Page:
Dominated by works made between 1966 and
1977 on loan from the Guggenheim Museum's
Panza acquisitions, this exhibition still
manages a few surprises. For Zinc Ribbon
(1969), a three-inch-wide strip of sheet
metal is wound in a loose irregular spiral
on the floor. Two new, 1997 works--a
vertical stack of 18 off-white sand-lime
blocks, and a horizontal version of the
same--were each shown gleaming dimly in
small, unlit rooms. Also shown were
photographs by the late Hollis Frampton of
Andre sculpture made between 1958 and 1963.
These show a progression from Brancusi-like
cleft wooden columns to increasingly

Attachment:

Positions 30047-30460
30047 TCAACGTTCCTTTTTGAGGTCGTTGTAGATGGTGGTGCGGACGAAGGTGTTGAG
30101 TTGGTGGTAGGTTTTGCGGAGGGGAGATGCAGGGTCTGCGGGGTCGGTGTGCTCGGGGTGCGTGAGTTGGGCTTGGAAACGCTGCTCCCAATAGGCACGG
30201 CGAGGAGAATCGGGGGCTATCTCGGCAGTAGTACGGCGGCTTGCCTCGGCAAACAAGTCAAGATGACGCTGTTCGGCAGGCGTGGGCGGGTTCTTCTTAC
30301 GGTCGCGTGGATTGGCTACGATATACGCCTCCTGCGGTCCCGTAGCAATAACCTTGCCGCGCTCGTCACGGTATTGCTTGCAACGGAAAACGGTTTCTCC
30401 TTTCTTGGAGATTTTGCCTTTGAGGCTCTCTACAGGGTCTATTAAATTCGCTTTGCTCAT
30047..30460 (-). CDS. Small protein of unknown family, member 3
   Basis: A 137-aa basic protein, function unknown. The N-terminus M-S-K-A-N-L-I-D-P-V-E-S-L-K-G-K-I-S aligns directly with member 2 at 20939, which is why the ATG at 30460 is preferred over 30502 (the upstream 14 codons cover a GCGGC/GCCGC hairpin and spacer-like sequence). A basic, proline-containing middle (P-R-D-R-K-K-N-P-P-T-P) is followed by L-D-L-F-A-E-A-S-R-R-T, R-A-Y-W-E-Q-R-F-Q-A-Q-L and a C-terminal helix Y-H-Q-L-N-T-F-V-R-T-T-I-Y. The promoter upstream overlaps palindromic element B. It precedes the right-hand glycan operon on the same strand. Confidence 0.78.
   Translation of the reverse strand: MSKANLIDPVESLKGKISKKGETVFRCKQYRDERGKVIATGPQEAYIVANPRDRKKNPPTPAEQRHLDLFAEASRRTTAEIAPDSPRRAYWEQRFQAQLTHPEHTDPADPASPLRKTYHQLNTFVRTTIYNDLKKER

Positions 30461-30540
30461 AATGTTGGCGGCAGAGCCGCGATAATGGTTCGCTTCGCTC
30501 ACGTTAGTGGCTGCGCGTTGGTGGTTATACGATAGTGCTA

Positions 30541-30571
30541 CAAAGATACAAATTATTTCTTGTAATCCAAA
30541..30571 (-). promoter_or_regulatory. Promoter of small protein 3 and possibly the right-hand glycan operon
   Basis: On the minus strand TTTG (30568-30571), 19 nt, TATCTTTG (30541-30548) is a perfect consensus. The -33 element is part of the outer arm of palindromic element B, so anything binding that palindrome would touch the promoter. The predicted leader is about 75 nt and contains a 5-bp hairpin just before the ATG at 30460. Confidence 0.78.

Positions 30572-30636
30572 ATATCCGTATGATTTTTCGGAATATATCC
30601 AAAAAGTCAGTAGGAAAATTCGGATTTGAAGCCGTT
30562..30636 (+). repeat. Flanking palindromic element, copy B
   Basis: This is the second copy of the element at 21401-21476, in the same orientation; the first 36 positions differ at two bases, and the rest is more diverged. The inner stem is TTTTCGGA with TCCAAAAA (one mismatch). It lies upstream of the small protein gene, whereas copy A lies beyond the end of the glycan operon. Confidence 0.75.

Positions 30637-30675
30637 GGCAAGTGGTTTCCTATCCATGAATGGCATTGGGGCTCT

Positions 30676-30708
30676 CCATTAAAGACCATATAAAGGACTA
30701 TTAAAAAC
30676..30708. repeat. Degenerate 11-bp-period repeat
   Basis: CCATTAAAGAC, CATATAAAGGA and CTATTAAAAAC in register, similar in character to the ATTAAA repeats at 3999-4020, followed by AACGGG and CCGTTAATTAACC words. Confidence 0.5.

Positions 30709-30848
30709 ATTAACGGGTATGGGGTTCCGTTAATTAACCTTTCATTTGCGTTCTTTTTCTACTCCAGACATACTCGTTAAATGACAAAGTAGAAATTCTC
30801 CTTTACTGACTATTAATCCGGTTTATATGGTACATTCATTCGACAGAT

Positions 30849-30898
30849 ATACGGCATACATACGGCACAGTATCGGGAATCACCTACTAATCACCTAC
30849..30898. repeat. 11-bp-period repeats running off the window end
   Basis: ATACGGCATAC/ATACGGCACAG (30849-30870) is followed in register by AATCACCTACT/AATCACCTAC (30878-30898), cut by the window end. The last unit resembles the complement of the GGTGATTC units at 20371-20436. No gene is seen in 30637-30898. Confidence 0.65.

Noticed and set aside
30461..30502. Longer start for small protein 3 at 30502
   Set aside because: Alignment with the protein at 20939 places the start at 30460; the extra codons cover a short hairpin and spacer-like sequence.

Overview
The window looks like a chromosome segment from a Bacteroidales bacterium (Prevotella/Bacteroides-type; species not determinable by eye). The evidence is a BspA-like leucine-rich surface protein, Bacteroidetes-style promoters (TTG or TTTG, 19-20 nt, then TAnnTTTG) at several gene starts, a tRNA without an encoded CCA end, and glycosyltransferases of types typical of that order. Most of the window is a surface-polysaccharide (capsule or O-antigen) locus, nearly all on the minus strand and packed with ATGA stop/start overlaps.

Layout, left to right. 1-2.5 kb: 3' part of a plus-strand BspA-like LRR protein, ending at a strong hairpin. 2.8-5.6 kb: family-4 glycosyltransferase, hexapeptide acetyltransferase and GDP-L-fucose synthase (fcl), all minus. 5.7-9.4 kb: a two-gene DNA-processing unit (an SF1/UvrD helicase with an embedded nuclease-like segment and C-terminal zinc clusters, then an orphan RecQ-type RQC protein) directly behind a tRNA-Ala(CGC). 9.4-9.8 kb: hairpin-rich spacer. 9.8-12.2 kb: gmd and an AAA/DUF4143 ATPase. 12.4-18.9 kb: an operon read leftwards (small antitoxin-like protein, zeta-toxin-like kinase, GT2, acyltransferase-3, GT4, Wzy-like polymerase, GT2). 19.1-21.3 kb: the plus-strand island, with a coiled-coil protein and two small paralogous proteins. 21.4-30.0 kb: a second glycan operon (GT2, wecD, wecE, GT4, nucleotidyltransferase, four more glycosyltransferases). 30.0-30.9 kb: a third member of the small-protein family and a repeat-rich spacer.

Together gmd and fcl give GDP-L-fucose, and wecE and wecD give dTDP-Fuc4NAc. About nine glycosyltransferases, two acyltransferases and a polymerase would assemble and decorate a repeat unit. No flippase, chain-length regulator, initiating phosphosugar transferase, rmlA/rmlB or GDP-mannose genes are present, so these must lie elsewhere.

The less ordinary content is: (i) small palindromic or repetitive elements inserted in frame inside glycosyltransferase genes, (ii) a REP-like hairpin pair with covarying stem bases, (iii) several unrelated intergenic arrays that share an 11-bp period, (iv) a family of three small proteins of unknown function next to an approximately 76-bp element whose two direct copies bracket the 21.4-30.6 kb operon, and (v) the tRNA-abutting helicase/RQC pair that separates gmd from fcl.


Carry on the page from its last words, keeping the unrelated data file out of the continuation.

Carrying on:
regular structures of metal. They help one
understand the authoritative impression
made by Andre's first mature works.
Andre's best work activates the space that
it is in, and the Ace Gallery's Egyptian
tomb sanctums make congenial partners.
Unfortunately, both celebrate conspicuous
consumption--though only of empty space, in
a glorification of passive neutrality. And
again: what the world needs now isn't more
rectangular grids, but rather an
exploration of more fluid architectures.